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Braking in dirtbike tires

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Haha probably sounds like a very dumb question, but is there any sort of braking in of ditbike tires as there is with street bike tires? Or are they as good as there going to be brand new?

Thanks

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Never  heard of such a thing.  But I do know rounded off knobbys hook up better on concrete starts :ride:

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There is no break-in that I've ever heard of perse.  When I used to run a formula car in the SCCA you'd have to be careful scrubbing in new slicks because the tire surface was perfectly smooth and had some kind of release compound on it from the factory.  But besides a careful scrub in, there wasn't anything.  I'm guessing the release compound is almost on a non issue in MX tires but I might be a little careful for the first 10 minutes in a brand new tire.

Doc

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Not a dumb question at all.  I've had a number of new (Dunlop) front tires that would let loose when laid over in corners the first time I rode them.  After one ride they were good.  I'm using Michelin's now and have not had that problem with them.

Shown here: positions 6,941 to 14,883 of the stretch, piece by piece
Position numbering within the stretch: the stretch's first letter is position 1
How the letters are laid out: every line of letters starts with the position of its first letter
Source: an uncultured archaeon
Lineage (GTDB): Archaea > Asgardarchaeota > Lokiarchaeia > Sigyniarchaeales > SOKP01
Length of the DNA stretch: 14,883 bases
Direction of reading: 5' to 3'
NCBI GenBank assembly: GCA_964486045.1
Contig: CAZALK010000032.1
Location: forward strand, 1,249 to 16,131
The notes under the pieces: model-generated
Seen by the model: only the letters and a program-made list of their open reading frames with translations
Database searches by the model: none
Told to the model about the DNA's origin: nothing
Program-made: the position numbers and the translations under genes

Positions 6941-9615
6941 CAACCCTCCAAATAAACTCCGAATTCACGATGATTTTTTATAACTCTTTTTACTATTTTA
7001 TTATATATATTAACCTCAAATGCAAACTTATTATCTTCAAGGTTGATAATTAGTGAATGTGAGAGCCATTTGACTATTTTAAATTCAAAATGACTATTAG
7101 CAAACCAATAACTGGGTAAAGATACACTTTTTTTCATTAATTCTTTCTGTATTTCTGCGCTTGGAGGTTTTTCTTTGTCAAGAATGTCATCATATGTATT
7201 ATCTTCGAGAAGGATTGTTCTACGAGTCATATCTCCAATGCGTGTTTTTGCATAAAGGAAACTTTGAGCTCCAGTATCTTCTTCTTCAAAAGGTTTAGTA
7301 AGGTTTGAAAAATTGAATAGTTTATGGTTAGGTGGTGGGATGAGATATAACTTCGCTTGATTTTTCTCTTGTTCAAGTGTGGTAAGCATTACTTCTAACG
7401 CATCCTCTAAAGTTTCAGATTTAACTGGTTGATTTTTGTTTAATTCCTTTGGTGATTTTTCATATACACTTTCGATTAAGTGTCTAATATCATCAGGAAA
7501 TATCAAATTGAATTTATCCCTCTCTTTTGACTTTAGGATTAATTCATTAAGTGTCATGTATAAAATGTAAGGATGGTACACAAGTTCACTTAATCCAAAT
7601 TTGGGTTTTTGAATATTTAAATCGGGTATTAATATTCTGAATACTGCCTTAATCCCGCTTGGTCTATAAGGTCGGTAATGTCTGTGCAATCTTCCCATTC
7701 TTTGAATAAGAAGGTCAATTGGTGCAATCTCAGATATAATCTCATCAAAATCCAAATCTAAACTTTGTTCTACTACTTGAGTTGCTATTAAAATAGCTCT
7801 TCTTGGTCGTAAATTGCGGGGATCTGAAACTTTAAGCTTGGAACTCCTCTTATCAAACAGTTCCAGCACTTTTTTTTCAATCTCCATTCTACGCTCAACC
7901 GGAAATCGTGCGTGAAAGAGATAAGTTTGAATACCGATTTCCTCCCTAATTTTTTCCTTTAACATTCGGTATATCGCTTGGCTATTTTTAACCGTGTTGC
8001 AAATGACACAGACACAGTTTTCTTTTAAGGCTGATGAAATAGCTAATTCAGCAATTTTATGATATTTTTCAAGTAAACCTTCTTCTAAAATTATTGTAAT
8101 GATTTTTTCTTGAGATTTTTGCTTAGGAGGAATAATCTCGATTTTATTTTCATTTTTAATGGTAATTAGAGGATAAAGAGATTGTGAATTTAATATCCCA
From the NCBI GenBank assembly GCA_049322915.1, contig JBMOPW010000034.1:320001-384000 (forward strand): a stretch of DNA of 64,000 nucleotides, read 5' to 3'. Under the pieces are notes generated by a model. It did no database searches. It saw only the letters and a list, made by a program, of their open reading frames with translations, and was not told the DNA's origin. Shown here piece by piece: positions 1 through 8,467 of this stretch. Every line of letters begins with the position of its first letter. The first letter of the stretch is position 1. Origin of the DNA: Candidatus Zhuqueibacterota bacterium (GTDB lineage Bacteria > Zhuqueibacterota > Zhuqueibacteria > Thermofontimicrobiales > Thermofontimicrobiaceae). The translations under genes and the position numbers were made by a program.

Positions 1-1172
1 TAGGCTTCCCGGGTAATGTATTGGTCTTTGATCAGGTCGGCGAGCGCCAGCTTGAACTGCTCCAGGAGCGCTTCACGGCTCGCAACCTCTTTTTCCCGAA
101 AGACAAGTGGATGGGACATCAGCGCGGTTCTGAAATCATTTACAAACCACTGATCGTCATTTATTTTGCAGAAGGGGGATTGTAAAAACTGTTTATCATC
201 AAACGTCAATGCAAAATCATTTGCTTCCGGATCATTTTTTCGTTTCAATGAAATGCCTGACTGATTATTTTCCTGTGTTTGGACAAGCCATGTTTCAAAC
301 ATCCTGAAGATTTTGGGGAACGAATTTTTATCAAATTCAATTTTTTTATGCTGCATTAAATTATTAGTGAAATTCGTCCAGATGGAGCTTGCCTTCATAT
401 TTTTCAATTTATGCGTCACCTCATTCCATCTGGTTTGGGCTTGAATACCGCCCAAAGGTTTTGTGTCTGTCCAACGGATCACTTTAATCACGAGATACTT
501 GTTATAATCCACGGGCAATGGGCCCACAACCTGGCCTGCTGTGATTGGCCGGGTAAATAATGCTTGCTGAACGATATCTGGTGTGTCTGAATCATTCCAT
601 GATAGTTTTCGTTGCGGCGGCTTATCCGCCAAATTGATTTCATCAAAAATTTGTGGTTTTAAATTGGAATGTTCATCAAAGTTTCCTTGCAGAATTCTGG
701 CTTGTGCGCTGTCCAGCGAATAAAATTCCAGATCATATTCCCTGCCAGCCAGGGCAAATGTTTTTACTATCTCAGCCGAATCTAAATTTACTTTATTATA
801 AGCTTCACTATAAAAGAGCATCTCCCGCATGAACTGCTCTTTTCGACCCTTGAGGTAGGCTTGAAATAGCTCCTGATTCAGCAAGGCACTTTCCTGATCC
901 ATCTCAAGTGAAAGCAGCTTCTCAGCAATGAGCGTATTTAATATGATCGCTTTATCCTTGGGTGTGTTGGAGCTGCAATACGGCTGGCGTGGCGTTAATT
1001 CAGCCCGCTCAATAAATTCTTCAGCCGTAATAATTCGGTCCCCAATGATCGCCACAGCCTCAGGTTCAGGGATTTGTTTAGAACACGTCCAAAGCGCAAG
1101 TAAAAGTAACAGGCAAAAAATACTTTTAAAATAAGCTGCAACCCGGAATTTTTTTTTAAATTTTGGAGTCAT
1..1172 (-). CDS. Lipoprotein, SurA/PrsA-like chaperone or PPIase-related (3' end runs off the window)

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I've noticed when I put a new front tire on in the wet season the first 30 minutes the tire doesn't grip as good. Not sure if there is a residue left from the manufacturing process that makes the tire more slick and not grip. 

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A few motocross tire tests I've read mention building up heat in the carcass before the tire works it's best,

meaning if you ride too easy or, during the first few laps of a moto the tire's performance won't be optimal.

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13 hours ago, CR250_182 said:

He's probably just talking about the mold release on the street tires

 

Yes that is correct. Haha lets just say i learned about that the hard way on my supermoto. Didn't make it around the first corner without nearly sliding out! Took a ride or two to wear it off.

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18 hours ago, CR250_182 said:

He's probably just talking about the mold release on the street tires

 

Yeah. At the local race track I was told the way a lot of newbies get caught out is not scrubbing their tyres in before cornering hard.

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Break in procedure for a dirt bike tire? Start the bike, rev to WOT, dump clutch, hold on for dear life. Break in complete. ;)

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12 hours ago, BushPig said:

Yeah. At the local race track I was told the way a lot of newbies get caught out is not scrubbing their tyres in before cornering hard.